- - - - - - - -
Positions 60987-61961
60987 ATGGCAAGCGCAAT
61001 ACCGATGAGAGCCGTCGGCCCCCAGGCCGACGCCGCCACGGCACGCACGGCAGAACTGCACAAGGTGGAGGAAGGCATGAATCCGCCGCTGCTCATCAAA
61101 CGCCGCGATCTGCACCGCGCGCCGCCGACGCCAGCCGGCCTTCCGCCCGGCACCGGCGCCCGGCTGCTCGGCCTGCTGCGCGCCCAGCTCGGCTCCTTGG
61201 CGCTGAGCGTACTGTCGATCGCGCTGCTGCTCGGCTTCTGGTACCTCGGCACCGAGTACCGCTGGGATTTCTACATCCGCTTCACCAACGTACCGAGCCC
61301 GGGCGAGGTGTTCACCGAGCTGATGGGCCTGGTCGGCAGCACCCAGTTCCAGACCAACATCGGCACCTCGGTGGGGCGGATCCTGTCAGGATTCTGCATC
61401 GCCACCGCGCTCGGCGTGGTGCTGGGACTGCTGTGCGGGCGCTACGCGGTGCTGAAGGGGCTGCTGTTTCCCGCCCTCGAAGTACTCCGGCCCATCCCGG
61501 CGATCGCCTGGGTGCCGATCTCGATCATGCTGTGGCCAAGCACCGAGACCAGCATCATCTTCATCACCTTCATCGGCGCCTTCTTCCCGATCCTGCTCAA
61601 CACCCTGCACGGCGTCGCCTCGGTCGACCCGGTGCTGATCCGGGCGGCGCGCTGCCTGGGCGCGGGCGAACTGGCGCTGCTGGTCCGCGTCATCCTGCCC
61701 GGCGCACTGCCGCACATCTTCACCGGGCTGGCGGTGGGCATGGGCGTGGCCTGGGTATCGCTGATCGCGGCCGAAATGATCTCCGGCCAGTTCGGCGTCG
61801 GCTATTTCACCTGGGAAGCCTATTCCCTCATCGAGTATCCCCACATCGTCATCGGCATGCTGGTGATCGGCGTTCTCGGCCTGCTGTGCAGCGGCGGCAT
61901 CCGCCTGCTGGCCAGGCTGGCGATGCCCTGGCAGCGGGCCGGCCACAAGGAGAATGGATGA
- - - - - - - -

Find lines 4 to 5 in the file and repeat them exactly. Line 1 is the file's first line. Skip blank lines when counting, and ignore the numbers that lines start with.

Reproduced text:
61101 CGCCGCGATCTGCACCGCGCGCCGCCGACGCCAGCCGGCCTTCCGCCCGGCACCGGCGCCCGGCTGCTCGGCCTGCTGCGCGCCCAGCTCGGCTCCTTGG
61201 CGCTGAGCGTACTGTCGATCGCGCTGCTGCTCGGCTTCTGGTACCTCGGCACCGAGTACCGCTGGGATTTCTACATCCGCTTCACCAACGTACCGAGCCC